Partner Sales Engineer – Primary roles typically include: co-developing the technical on-boarding training track and delivery, delivery of perspective partner pre-signing demos, delivery of pre-sales demos (in many cases) to partner’s end-user prospects, pre and post sales support.  Assist the Partner Account Manager as needed.

    Marketing – Similar to the Direct Sales SE, it’s most likely that the organization has a marketing person on staff.  In the early stages of a new partner program roll-out there’s huge demand on the person in this role to create marketing collateral.  In most cases the collateral content development requires significant interaction between various channel stake holders and the marketing person.

    In my experience, due to the high volume and unexpected requests for new materials with partner-centric content, this has often been one of the greatest bottlenecks and delay factors in the delivery of sales and marketing collateral, training materials, HTML emails and website modifications.

    Be prepared to take on extra budget costs for outsourcing of (partner) campaign materials, co-branded (html) marketing pieces, partner related web site modifications, business/case studies.

    3rd Party Solutions – Adding a Indirect Sales Channel to an organization’s business model requires additional staffing to support the new effort; and, most likely, some kind of 3rd party software solution(s) to address this new type of business relationship.  Very few CRM solutions I’ve worked with have the capacity to manage sales, marketing (mailers), pipeline, forecasting, lead management, MDF and other functionality unique to the partner experience.  Most organizations will adopt and integrate a Partner Relationship Management (PRM) solution to feed into their corporate CRM.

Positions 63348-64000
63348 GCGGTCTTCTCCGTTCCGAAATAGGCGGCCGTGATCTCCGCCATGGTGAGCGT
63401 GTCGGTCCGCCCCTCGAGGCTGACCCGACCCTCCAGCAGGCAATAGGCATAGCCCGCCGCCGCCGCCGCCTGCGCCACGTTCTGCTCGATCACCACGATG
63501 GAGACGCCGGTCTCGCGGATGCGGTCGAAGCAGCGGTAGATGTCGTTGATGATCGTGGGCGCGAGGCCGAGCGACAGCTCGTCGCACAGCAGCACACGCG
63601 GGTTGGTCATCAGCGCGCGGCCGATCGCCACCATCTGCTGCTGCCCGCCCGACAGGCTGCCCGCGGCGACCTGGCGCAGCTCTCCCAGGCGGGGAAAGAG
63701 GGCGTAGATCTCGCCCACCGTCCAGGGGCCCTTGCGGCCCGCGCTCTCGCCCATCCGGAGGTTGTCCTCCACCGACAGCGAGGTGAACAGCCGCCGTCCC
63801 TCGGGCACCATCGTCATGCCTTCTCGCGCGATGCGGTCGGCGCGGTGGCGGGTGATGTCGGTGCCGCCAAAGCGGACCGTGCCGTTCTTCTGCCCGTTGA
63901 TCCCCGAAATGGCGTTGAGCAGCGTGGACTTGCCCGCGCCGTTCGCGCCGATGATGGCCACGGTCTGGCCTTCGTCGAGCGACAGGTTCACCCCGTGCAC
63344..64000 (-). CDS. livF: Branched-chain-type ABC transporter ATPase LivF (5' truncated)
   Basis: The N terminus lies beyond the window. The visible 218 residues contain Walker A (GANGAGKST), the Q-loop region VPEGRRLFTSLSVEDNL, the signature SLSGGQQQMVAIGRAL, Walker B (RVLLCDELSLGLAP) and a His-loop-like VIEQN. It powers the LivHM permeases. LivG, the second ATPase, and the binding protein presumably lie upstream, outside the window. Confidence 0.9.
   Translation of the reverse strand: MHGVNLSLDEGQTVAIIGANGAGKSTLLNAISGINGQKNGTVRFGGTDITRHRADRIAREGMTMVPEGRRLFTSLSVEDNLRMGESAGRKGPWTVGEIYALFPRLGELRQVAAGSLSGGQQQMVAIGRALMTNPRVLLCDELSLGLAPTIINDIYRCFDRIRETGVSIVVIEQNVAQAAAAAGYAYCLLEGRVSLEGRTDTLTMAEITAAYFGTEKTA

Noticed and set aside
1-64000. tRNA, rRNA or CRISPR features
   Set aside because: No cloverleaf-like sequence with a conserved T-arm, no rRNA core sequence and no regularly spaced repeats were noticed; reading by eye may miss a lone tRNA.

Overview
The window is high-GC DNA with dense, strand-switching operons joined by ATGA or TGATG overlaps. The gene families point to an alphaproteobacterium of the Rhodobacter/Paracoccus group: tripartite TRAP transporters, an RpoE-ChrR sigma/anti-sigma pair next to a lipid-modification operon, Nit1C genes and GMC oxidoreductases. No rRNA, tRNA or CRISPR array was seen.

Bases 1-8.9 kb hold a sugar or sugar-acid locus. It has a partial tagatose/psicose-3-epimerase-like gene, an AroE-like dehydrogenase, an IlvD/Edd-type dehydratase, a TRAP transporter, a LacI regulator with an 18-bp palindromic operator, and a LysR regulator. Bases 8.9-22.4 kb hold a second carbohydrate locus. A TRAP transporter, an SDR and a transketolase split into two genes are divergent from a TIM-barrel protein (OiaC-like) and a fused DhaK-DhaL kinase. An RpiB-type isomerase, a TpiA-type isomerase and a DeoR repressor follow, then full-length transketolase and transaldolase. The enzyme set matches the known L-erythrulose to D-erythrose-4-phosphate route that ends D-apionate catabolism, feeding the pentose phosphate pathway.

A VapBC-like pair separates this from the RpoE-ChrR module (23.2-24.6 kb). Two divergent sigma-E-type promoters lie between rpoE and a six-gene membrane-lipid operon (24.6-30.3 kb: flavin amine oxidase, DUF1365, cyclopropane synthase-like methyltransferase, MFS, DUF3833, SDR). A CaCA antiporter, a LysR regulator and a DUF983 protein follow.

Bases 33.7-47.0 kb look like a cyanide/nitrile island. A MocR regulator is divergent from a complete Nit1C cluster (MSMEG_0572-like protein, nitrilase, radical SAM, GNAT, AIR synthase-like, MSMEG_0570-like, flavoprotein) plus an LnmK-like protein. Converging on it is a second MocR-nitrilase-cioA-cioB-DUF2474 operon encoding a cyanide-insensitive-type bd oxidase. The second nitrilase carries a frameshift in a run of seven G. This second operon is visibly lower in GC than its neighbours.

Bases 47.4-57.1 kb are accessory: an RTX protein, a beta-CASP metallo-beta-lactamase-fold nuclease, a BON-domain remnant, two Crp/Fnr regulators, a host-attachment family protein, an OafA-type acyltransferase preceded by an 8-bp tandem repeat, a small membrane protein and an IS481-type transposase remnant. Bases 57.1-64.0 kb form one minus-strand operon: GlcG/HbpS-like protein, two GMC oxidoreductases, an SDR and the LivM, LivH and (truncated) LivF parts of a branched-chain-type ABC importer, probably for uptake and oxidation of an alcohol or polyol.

Please – no and Dynamics flame throwers.  They’re both good CRM solutions, but a little heavy and convoluted for an emerging ISV with channel aspirations  Additionally, from a budget perspective, you can expect extra costs for 3rd party developers on these platforms. .

    Clarity of Vision

    I feel compelled to mention this based on past conversations with executives and team leaders regarding their new channel aspirations, their vision and goals.

    What I’ve heard is a solid verbal commitment to have a channel, but very little idea just what that means.  For example, when I would ask how they plan to mark success at the end of one year, the response was “Hmm?  Good question.”.  I’d probe a bit deeper by asking if they had a number in mind.- Annual Sales, Number of Partners signed…just exactly how will they know if they’ve succeeded?

    Sometimes I’d get an answer, like $300,000.  So, I take them on my price point/sales cycle tour.  What we discover, to their uncomfortable surprise, is that they’d need 100 resellers all closing at their annual goal rate.  Anybody familiar with the 80/20 rule realizes how infinitely unattainable this goal is.

    After working through their initial shock, we move on to budget and I’m still surprised to hear how unprepared they are for that discussion.  And then it’s their turn to be surprised when I share the above points with them.

    To summarize this chapter in our series – as the Project Manager for your organization’s new partner program it will serve you well to validate your solution, stuff the budget and corral unreasonable expectations.

    Previous sections in the Channel Executive’s Survival Guide Series: